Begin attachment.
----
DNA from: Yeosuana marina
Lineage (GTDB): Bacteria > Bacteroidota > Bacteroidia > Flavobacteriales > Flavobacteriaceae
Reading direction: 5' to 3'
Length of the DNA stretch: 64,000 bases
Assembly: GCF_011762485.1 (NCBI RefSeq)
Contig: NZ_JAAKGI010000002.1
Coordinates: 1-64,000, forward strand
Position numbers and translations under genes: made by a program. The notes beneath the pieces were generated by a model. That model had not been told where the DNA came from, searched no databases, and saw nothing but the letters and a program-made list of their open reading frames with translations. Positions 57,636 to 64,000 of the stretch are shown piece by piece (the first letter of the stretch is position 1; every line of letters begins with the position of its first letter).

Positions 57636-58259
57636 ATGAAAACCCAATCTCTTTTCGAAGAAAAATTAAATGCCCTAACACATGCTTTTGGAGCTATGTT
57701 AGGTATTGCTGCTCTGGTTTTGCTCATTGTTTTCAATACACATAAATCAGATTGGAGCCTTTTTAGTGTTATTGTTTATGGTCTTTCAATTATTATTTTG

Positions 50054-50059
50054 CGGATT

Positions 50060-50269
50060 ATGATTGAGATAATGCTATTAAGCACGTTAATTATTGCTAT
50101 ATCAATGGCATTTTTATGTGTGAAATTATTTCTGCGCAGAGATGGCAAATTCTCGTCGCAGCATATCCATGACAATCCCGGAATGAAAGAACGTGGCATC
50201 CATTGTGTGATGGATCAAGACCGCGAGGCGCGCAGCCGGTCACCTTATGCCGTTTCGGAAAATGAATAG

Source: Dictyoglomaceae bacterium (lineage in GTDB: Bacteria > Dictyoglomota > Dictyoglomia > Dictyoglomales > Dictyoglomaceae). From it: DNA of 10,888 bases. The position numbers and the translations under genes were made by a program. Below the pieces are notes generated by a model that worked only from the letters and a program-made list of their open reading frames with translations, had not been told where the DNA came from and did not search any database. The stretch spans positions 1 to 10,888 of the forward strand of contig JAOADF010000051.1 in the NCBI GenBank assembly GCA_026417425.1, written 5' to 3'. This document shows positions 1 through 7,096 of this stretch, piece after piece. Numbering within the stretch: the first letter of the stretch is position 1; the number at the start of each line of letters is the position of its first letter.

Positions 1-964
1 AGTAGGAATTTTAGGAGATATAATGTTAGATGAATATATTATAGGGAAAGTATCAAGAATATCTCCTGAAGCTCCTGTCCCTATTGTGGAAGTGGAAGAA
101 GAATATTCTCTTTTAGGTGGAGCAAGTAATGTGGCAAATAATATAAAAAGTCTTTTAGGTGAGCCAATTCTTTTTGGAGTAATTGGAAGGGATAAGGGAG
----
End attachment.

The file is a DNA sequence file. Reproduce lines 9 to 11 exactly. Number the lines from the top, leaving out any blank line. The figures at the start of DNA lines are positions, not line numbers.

Positions 57636-58259
57636 ATGAAAACCCAATCTCTTTTCGAAGAAAAATTAAATGCCCTAACACATGCTTTTGGAGCTATGTT
57701 AGGTATTGCTGCTCTGGTTTTGCTCATTGTTTTCAATACACATAAATCAGATTGGAGCCTTTTTAGTGTTATTGTTTATGGTCTTTCAATTATTATTTTG